When I first moved to the Las Vegas Valley, I enrolled in the Second City Las Vegas improv program. I made my first Vegas friends there, found an outlet for my curmudgeonly take on the world, and improved my skills. The highlight of my experience was a class called “Improv I” with instructor Paul Mattingly, a Kentucky native and former featured performer in the Second City’s show at the Flamingo. It was Mattingly who gave me the courage – and the skill – to improvise ridiculous roles: a obsequious flunky to an Oriental despot, for example, or a blind obstetrician servicing both sexes.
Second City Las Vegas is gone now, but its spirit lives on at Improv-Vegas, which formed this summer and quickly became the headquarters for the city’s vibrant improv community. You’ll find Mattingly at Improv-Vegas now, too. He’s an instructor in its training program and a performer on its stage at the Onyx Theater. I recently caught up with him there, and we talked about the appeal of improvisation.
Improv is good training for people with showbiz aspirations, Mattingly said, but it can be “life-changing” for civilians, too, both in everyday life and professionally. That’s because good improv depends on eye contact and emotional honesty – and so does good living. The comedy is just a bonus.
“I can’t teach how to be funny, but I can teach how to be honest and open, and that’s when the real comedy comes,” Mattingly said. “When people try to be funny it’s painful.” That’s Mattingly – brutally honest and right on the money (turn on a TV sitcom if you need further proof).
I sat in on one of Mattingly’s recent classes, and it was much as I remembered them. He began with exercises and mirror games to focus the group, then moved on to scenes. In one setup, participants had to produce a deep emotional exchange while limited to a vocabulary of just one word each. If you can convey the angst of factory layoffs by repeatedly saying “giraffe,” you’re doing it right. If not, Mattingly will let you know through constructive – and funny – critiques.
Mattingly made Coca-Cola go up my nose even when he wasn’t trying to be funny, and the first 80 minutes of the three-hour class flew by in what seemed like half the time. I wasn’t the only one having a good time. Good-natured banter and appreciative laughter filled the stage, and often was heard an encouraging word. Mattingly remarked later that friendships thrive in the local improv community, which includes more than a hundred performers.
Amy Pittle, president of Improv-Vegas, agreed, saying that one of the program’s greatest strengths is the “sense of family behind it.” Another is its ability to bring people out of their shells in a safe, supportive environment. Even for those not interested in comedy as a career, the classes help students to think on their feet and to put aside the worries of life for a while – kind of like hanging out at Cheers, but without the drunkenness and annoying waitresses.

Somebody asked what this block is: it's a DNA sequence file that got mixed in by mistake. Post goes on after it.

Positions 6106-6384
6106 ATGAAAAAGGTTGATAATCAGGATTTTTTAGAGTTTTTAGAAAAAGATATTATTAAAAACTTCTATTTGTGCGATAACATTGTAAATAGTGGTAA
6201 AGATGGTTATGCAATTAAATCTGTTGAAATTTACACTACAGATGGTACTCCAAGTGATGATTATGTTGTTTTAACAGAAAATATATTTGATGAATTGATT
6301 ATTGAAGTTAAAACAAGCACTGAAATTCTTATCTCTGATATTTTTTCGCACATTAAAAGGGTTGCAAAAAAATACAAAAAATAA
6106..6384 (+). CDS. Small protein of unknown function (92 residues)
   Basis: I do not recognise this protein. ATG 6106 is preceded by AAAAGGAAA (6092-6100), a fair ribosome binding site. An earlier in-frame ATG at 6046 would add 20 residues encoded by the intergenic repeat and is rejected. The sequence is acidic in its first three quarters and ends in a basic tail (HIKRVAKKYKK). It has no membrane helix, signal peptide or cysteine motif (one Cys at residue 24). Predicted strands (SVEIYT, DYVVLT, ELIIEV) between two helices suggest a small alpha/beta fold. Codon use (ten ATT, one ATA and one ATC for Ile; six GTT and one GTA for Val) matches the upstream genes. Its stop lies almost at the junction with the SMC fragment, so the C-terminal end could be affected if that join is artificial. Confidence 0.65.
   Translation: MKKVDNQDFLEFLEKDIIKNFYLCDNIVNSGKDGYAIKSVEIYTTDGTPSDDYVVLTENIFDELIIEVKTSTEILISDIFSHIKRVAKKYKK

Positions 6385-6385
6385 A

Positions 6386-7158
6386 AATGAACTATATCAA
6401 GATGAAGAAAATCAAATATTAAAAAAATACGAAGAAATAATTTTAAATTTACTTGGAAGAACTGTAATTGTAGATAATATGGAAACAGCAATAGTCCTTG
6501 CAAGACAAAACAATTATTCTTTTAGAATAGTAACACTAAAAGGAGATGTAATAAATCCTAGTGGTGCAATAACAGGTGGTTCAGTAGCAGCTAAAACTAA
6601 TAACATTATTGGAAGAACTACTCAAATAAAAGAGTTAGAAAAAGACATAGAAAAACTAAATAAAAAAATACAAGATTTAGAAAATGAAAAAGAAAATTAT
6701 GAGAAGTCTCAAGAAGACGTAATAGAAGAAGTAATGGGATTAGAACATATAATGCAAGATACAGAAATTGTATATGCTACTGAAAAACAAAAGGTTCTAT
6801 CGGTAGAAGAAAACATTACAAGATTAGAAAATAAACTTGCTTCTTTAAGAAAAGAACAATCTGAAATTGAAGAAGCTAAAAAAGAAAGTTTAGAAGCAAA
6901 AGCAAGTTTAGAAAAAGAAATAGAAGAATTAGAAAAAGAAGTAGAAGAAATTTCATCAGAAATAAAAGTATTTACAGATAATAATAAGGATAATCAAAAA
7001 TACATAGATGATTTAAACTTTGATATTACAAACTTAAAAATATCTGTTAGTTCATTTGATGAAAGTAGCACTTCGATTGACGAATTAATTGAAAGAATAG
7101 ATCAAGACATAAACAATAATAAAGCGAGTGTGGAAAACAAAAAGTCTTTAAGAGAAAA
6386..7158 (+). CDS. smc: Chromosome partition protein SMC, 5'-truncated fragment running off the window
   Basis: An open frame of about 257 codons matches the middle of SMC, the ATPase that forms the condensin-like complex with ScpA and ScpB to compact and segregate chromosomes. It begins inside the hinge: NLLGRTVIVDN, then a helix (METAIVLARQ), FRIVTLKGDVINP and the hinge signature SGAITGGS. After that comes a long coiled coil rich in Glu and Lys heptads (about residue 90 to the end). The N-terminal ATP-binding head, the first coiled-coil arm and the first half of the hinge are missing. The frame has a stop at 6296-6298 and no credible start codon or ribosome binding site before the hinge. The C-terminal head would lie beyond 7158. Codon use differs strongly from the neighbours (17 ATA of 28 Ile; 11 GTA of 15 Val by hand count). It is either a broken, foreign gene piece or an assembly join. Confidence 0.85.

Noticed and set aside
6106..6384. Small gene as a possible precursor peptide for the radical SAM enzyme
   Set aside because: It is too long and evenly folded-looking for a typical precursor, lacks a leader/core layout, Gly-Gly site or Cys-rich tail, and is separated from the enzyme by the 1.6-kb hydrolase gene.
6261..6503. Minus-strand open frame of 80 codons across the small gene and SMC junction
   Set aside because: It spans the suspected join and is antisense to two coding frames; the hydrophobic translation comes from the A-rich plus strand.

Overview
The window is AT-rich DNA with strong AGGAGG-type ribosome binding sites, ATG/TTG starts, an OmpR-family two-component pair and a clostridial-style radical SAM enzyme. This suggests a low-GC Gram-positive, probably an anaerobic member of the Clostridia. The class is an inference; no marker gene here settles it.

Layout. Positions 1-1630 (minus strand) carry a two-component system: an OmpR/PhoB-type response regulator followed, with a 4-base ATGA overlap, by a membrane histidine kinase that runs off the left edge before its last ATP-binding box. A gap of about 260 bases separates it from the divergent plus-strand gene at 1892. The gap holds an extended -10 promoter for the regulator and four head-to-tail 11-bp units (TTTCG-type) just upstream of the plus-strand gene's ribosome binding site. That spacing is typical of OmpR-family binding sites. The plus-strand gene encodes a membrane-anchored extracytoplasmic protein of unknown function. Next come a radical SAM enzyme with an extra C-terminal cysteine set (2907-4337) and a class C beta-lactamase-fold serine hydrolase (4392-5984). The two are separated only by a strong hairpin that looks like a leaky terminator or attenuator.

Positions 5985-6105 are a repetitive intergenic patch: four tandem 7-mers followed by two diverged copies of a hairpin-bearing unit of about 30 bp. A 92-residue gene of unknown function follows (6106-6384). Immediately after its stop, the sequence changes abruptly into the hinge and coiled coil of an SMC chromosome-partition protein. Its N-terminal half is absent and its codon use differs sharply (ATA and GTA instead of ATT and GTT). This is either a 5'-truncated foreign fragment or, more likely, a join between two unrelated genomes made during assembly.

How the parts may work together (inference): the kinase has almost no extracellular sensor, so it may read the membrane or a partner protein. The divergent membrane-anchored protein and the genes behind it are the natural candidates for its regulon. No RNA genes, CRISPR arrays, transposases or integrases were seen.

But friendship isn’t the goal, and neither is therapy. The goal is performance, and Improv-Vegas delivers that, too, providing a stage for its students, graduates and local performers at “The S.E.T.,” a comedy showcase held every Monday night at 9:30 p.m. at The Onyx Theater (inside The Rack, 953 E. Sahara Ave; enter at Commercial Center, then take the first left). Tickets are only $7 ($5 for enrolled students). That’s a lot of entertainment for seven dollars.
At a recent S.E.T. performance, I was struck by the warmth and boisterousness of the crowd, which numbered more than 60 people. After the emcee opened with an homage to gay rodeo and the theme from “The Nanny,” the local troupe Gemini took the stage. I recognized one of the players from my own days as a student, and one of the performers was a student currently enrolled in Mattingly’s class; clearly, even relatively new actors feel comfortable appearing in the shows.
As expected, they created comedy – good comedy, most of the time. The best scene evolved from an audience suggestion (“Trombone!”) into a scene of airport chaos as language barriers, a comically inept guard and buffoonish supervisors all conspired to create plausible apprehension that a musician’s instrument was a brass-plated automatic weapon. An homage to Paul Newman (“The Color of Salad Dressing”) was poignant and – well, no, it was just funny.
If enjoying yourself on a journey of honest self-examination while meeting interesting people and making new friends sounds good to you, check out Improv-Vegas’ shows and classes. A new session of classes (including a comedy-writing course) begins November 2. A stand-up class, more writing courses and expanded corporate training are in the works for later this year or next.
For more information, visit the Web site.
Tell ’em I sent you, and prepare to duck the tomatoes.